# Pressure on a window of a submarine

1. Dec 2, 2009

### indietro

1. The problem statement, all variables and given/known data
a research submarine has a 20 cm diameter window 8 cm think. the manufacturer says the window van withstand forces up to 1x106N. What is the submarine's maximum safe depth?

2. Relevant equations
p = po + $$\rho$$gd

3. The attempt at a solution
p = F/A = 1X106 / 0.03 = 3.2x107 Pa

so now do i use p = po + $$\rho$$gd ??

but if i do what would be my $$\rho$$?
$$\rho$$ = m/v = m/$$\pi$$r2h
how would i find mass?

2. Dec 2, 2009

### indietro

ok so i solved it with the help of a different post but i had a question:
she does p' = p1 + $$\rho$$gd
p' - p1 = $$\rho$$gd

and then she says that p1 = 1x105 Pa > atmospheric pressure. I was just wondering why?

can someone explain how
$$\Delta$$p = p1 - po relates or is used in conjunction with p' = p1 + $$\rho$$gd? is $$\Delta$$p = p'

3. Dec 2, 2009

anyone??

4. Dec 2, 2009

### indietro

i really just cant seem to wrap my head around pressure concepts, if someone knows how to explain it clearly or knows a website where i can see examples and stuff that would be great!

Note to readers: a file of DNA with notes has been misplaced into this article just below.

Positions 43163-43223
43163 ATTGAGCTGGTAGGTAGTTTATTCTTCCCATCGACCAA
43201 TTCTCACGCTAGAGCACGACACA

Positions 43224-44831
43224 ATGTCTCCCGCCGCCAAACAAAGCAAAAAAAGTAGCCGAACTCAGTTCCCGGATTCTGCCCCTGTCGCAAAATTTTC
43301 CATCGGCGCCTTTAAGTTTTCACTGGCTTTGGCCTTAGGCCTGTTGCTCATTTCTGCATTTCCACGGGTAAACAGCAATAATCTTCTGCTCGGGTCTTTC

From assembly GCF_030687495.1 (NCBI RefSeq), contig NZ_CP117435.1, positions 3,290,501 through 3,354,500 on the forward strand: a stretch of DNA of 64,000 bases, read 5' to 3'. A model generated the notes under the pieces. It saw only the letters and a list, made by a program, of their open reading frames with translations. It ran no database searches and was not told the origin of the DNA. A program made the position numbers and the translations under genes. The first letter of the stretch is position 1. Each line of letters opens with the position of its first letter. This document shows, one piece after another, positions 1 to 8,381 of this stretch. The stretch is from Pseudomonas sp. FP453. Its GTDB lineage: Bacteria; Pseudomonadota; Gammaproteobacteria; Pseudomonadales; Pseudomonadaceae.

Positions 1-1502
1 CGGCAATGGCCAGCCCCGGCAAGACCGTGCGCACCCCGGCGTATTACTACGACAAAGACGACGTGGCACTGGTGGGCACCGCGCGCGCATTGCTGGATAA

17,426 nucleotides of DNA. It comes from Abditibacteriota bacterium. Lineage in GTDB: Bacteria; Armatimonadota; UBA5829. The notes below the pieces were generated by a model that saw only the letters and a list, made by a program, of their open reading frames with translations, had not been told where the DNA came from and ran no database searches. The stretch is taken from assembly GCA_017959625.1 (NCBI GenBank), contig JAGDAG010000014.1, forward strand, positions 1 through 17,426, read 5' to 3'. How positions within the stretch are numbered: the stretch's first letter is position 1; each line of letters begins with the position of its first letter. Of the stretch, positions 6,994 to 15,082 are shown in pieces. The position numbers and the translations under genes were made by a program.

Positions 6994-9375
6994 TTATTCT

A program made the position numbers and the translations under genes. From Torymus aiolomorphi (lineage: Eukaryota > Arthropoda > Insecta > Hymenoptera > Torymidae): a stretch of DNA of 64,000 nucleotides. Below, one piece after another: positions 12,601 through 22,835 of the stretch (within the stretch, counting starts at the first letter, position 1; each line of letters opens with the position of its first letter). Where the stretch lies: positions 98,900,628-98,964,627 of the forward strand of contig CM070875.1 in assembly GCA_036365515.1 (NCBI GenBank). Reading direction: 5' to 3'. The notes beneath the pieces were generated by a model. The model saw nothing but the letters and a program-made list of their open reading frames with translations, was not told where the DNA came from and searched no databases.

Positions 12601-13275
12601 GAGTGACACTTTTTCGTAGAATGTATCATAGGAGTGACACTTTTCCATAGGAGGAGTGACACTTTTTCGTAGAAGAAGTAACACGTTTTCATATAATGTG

5. Dec 3, 2009

### PhanthomJay

it gets confusing with so many different letter variables like $$p, p_1, p_o, p', \rho$$ (and Pa for Paschals to boot), so let's define the variables:

let

$$p_o$$ = atmospheric pressure = 1.01(10^5) Paschals
$$p$$ = total pressure at depth d
$$\rho$$ = density of water = 1000kg/m^3)

Now when the top of the water is not sealed off (that is, it is exposed to the atmosphere),
$$p = p_o + \rho gd$$, that is , the total pressure at depth d is the sum total of the atmospheric pressure and the water pressure at that depth.